In the final stanza, Love/God finally questions past the person's shame by reminding him that his blame has already been absolved, which is a reference to Jesus Christ's sacrifice for humanity's collective atonement. This finally defeats the man's resistance as he accepts his fate and the greater Godly wisdom that accompanies such revelation, proceeding to follow his words, although his internal hesitance and shame go unaddressed (we don't know whether he feels atoned but he most certainly agrees to serve by joining in Love's feast). One could take this entering into a meal together as acceptance.

    Discussion: In Love (III), Herbert depicts man as sinful and helpless before the presence of divine greatness. A guilty and sinful man is often left here in a state of utmost dependence on receiving salvation from God's grace. A conflict of sin and grace can be found here as the man in this poem seems to have a hard time accepting God's grace in light of the acute awareness of his own sins and sense of worthlessness. This poem does well to highlight such a conflict between grace and sin, which is probably precipitated by the somewhat liberal and secularly bold metaphysical approach taken on by George Herbert.

    Both grace and sin seem intertwined as one could not work as effectively without the other. Without sin there would be no salvation to give and we have this noble concept of grace that would not be so beautiful if we were not the mere sinful mortals depicted by Herbert.

    Some important stanzas from the poems that support the topic would be the following:

    For Donne's A Valediction Forbidding Mourning -

    1. "So let us melt, and make no noise,
    No tear-floods, nor sigh-tempests move,
    'Twere profanation of our joys
    To tell the laity our love."

    2. "But we by a love so much refined
    That our selves know not what it is,
    Inter-assured of the mind,
    Care less, eyes, lips, and hands to miss."

    3. "Our two souls therefore, which are one,
    Though I must go, endure not yet
    A breach, but an expansion,
    Like gold to aery thinness beat."

    For George Herbert's Love (III) (This is a short poem with every stanza being quite supportive, but to just cover the direct references to sin and grace, I would suggest the following parts) -

    1. "Love bade me welcome, yet my soul drew back,
    Guilty of dust and sin."

    2. ""A guest," I answer'd, "worthy to be here";
    Love said, "You shall be he."
    "I, the unkind, the ungrateful? ah my dear,
    I cannot look on thee."
    Love took my hand and smiling did reply,
    "Who made the eyes but I?""

    3. ""Truth, Lord, but I have marr'd them; let my shame
    Go where it doth deserve."
    "And know you not," says Love, "who bore the blame?"
    "My dear, then I will serve.""

    On the topic of external sources, there are quite a few books on metaphysical poetry that deal with the works of Donne and Herbert, since their contributions hold a distinguished place in such a paradigm.

    For critical commentary on Donne's works, there's a book called Theoretically-informed criticism of Donne's love poetry: towards a pluralist hermeneutics of faith by David Buck Beliles. Another book that I can recommend is The Poems of John Donne (Longman Annotated English Poets), by Robin Robbins, which contains some very good notes.


    Beliles, D. B. (1999). Theoretically-informed criticism of Donne's love poetry: Towards a pluralist hermeneutics of faith. New York: P. Lang.

    Donne, J., & Robbins, R. H. (2010). The poems of John Donne: Epigrams, verse letters to friends, love-lyrics, love-elegies, satire, religion poems, wedding celebrations, verse epistles to patronesses, commemorations and anniversaries. Harlow, England: Longman.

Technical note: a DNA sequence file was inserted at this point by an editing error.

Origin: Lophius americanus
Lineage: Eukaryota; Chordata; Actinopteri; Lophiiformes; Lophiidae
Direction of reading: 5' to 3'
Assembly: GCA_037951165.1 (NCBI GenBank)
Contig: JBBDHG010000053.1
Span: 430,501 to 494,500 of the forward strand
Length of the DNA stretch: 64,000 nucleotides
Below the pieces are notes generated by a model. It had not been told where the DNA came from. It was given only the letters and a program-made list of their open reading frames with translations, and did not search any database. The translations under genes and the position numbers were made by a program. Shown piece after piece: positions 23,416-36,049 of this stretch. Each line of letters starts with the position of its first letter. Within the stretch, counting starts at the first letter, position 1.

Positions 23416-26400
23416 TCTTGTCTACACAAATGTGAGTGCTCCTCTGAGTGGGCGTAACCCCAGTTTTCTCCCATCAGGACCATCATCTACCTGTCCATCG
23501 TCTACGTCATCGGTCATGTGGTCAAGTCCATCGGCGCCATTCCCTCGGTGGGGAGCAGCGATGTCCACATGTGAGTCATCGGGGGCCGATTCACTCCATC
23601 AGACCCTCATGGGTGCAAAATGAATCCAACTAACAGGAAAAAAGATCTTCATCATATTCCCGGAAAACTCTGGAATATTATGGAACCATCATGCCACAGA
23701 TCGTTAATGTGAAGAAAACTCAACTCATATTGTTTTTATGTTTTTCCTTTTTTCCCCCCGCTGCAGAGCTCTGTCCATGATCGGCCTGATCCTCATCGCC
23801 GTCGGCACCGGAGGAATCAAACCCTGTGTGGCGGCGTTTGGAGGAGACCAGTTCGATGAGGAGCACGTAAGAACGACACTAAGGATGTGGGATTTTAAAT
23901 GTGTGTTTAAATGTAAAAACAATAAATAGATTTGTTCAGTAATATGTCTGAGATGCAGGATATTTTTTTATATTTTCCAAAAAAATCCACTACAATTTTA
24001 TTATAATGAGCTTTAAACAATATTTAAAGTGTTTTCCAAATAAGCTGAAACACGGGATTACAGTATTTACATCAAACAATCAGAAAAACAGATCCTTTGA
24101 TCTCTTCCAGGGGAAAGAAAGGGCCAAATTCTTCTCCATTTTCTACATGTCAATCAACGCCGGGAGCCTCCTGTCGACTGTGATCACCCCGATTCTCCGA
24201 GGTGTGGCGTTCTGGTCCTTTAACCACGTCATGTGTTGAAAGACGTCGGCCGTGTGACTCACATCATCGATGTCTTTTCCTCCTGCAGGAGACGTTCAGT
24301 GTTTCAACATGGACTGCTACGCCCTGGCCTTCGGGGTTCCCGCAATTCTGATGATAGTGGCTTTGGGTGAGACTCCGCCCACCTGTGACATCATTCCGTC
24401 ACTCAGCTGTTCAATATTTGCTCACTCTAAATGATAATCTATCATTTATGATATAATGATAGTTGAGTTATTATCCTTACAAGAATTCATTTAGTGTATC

For George Herbert's Love III, there's Patterns and Patterning: A Study of Four Poems by George Herbert; authored by Bart Westerweel. This provides an interesting take on the poem and even addresses the topic of how the poem is sexualised at some levels. I believe you can even preview the critical commentary page on Love III using Google Books (Link: http://books.google.co.uk/books?id=yM05zZwgInkC&q=216#v=snippet&q=216&f=false).


    Westerweel, B. (1984). A Study of Love (III). In Patterns and patterning: A study of four poems by George Herbert (216th ed.). Amsterdam: Rodopi.

    Factoring in the above-mentioned sources, one should not have a hard time drawing more ideas for their own interpretation and also express informed agreement or disagreement in the form of commentary about the ideas that these sources provide.

    A brief passing comment can also be made about the underlying aspect of love as a catalyst in driving the conflict between sin and grace in both poems. In the case of John Donne's, A Valediction Forbidding Mourning, it's the poet urging for love to transcend into the metaphysical against the backdrop of a conflict created between love being hinged by physical desires with a need to be celebrated as a graceful spiritual bond. In the case of George Herbert's, Love III, it's the narrator's overpowering love for God that makes him all the more unable to overcome the guilt of his own sinful nature and thus, wilfully accept the grace and forgiveness of God.

    As you can see, interpretations can be made to identify both the concepts of sin and grace in the two poems. Further interpretation reveals a conflict that exists between the two. When it comes to literature and poetry, most interpretations can be considered valid so long as they are consistent in their analysis and the identified themes that they discuss. With the case of these two poems, the interpretations that have been offered have been reasonable consistent and in line with the identified themes.

    Therefore, it is highly advisable that you take the contents of this response and also read through these poems and look for other forms of interpretation where possible to help diversify your own perspective. As you will find, even by the nature and size of this response, using the themes identified by the interpretations of these two poems - as well as the discussions on conflict between sin and grace and parts of the interpretations themselves - an interesting and robust discussion/essay can be made on the topic.